There are a lot of people who think, you know, I really want to work with LGBT youth, and then it turns out they're really bad with kids. There are a lot of people who say they're going to come out to their team, and then they have a horrible coming out experience at home and never come out to their team.

So the first thing that we do is prioritize the athlete. These are human beings. It's not just a story. It's not just a media flash for us. It's, you know, Derrick Gordon is a 22-year-old kid who is still growing up. He's still in college, and he still needs a lot of guidance.

So we work with them to get them ready. We coordinate the media launch. We coordinate media outlets. We work with the team, the coaches - in this case, the athletic department at UMass - to make sure that everyone is ready, prepared and well-spoken when this comes up.

VIGELAND: It seems like maybe, maybe we're reaching some sort of critical mass at this point, even though there have only been - what? - maybe half a dozen announcements recently. But they have been very high-profile: Jason Collins of the NBA, Michael Sam, Derrick Gordon. I wonder, Brian, do you think we are getting to the point where this is no big deal?

BURKE: Yes, I do. We're not there yet, but I told this story when I gave a speech last week. There were 3,000 kids in my high school, and not one of them was gay. You know, of course a scad of them were gay.

VIGELAND: Right.

BURKE: But back then, in 1970, if you were a male and came out as gay, you were at significant risk. And so there were no gay students. And you compare that to now, the progress we've made - you know, the LGBT community has made in that time. But I don't think it's any greater than women have made in that time, and people of color have made in that time.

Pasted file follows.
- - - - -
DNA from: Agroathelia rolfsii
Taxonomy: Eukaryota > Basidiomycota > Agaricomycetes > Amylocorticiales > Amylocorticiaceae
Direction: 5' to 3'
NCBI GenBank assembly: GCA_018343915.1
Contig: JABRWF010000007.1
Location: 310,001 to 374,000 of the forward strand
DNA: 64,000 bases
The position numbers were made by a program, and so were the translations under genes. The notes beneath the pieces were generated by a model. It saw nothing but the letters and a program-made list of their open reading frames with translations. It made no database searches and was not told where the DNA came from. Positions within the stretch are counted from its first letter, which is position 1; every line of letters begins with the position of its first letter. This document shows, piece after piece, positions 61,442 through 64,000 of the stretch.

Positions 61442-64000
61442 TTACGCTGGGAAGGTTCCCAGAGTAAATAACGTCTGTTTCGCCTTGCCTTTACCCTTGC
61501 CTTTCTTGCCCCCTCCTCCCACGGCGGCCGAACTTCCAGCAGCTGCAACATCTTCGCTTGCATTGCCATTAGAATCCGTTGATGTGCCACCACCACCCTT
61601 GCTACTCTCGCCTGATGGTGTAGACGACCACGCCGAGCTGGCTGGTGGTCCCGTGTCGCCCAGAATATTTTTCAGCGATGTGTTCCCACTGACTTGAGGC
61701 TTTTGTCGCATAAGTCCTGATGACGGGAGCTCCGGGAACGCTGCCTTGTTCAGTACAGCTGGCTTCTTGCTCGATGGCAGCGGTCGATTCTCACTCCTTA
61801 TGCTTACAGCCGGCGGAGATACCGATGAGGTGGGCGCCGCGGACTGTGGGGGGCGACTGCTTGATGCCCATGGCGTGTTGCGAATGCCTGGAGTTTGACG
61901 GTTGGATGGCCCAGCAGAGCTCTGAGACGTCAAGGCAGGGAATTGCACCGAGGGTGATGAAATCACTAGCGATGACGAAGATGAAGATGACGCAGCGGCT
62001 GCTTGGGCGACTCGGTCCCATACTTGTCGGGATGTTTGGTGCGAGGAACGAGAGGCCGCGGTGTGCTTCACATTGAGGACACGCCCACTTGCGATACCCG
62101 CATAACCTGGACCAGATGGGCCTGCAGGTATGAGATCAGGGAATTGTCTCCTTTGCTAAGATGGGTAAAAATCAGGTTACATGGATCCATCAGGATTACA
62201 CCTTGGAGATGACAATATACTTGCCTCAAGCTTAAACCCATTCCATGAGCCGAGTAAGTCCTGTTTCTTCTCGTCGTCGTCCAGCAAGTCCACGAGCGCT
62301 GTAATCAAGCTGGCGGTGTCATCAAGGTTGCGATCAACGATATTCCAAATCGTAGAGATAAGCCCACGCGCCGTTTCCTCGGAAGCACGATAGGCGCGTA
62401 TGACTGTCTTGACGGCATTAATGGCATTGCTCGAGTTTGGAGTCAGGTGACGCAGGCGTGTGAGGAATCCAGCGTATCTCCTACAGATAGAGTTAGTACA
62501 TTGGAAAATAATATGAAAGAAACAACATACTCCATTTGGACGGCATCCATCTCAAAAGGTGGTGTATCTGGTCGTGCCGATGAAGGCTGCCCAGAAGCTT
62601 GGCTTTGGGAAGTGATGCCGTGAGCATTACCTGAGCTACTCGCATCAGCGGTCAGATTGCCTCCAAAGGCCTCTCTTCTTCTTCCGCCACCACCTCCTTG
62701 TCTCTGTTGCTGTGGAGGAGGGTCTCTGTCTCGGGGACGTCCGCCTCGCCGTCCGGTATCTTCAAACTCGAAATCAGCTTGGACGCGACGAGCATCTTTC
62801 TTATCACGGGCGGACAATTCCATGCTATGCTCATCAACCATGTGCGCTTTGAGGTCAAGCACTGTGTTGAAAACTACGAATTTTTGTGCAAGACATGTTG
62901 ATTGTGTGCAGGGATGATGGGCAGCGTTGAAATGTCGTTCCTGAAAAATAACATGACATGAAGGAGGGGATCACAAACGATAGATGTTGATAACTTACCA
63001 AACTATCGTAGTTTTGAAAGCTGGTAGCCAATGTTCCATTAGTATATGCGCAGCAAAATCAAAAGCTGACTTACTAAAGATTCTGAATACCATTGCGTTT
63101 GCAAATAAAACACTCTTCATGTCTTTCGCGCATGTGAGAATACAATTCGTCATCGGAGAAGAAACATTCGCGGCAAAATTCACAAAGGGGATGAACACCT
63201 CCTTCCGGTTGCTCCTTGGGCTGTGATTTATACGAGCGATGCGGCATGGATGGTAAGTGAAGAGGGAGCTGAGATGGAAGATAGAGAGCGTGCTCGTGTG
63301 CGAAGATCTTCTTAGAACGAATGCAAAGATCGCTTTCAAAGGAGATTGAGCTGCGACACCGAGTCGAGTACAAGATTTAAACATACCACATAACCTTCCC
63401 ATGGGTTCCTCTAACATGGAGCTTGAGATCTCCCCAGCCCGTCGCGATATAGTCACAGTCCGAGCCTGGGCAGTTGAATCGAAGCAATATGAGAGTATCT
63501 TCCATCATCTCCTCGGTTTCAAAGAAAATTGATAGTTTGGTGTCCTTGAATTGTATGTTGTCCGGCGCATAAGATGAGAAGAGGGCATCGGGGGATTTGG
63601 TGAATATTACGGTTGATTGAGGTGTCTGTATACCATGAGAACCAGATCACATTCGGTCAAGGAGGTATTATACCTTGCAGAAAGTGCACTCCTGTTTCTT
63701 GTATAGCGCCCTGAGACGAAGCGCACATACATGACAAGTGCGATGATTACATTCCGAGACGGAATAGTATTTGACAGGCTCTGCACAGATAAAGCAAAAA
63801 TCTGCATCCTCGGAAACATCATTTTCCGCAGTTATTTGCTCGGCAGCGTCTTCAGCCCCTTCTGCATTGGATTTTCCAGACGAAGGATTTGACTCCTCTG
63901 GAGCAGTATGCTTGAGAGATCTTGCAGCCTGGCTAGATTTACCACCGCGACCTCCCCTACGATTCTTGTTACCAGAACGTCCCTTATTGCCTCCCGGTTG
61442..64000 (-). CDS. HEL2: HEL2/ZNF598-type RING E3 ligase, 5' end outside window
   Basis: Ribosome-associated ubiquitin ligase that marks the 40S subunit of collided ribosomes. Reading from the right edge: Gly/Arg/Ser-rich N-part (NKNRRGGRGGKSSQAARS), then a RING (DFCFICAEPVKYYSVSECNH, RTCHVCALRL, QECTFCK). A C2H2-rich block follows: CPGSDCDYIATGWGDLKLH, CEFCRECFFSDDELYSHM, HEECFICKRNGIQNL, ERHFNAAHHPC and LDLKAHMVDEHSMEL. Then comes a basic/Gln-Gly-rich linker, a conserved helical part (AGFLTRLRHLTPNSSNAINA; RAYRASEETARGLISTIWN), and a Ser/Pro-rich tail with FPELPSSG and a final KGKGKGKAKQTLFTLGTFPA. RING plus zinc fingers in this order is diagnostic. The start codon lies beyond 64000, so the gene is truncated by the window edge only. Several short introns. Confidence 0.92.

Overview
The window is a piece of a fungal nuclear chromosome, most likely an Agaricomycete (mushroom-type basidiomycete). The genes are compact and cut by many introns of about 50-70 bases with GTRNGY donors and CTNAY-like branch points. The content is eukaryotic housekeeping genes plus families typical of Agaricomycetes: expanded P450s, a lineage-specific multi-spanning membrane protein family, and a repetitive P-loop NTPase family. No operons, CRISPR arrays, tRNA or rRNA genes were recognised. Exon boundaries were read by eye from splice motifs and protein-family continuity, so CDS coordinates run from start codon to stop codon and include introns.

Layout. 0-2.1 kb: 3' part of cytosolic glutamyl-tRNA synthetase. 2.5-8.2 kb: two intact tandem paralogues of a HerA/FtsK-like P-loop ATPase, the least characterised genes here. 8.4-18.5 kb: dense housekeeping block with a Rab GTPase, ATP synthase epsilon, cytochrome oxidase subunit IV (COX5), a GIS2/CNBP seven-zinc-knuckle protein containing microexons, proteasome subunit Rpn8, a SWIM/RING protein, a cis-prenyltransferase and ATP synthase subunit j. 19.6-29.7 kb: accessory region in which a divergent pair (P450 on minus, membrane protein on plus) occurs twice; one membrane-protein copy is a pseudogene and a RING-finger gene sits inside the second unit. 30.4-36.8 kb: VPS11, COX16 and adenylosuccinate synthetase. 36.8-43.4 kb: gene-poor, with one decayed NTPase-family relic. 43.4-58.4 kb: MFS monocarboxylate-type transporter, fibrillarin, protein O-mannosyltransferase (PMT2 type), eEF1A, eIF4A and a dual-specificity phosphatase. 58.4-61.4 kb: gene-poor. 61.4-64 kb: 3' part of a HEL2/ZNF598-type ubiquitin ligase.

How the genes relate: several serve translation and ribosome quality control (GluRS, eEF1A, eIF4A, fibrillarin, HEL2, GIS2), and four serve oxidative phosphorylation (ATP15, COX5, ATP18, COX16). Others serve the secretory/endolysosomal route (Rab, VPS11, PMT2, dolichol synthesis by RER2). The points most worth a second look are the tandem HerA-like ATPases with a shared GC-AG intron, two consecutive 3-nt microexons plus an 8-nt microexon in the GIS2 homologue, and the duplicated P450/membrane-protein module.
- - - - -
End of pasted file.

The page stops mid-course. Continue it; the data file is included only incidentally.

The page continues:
And, you know, biases and ignorance and attitudes of fear, they're not doors that are kicked in. There are walls that crumble over time. Time is the greatest ally, as we fight this prejudice and this bigotry. And, yes, I hope there's a day, Tess, when we're talking about hockey on this show and not athletes coming out.

I do think the pioneers deserve credit. I do think the Sams and the Collinses - I think those men deserve great credit for the courage they've displayed. But the acceptance they've received and the warm welcome they've gotten from the public, I think that's what's paving the way for the next group of athletes to not require so much courage.

VIGELAND: Yeah. Patrick, what is your hope for the future of your organization?

BURKE: Our goal is to shut down. From day one, our goal has been that we are not needed. All of us have careers outside of this, all of us have hopes and dreams that go beyond advocacy work. Our goal is that we get to a point in the sports world where this type of education is no longer needed.

I don't know what that timeline is. If you had asked me two years ago when we launched, I would have said about a decade. Now, I think it might even be less. What we want to is to get to the point where athletes like Jason Collins or Robbie Rogers or Brittney Griner are bringing their partner to the rink or to the game, and it's just seen as entirely and completely normal. And once we get there, we know we've done a good job.

VIGELAND: That's Patrick Burke. He's the president of You Can Play, and he joined us with his father, Brian Burke, who is the president of hockey operations for the Calgary Flames. Thanks so much to both of you.

BURKE: Thank you.

BURKE: Thank you, Tess. Thanks for having us on. It's important stuff.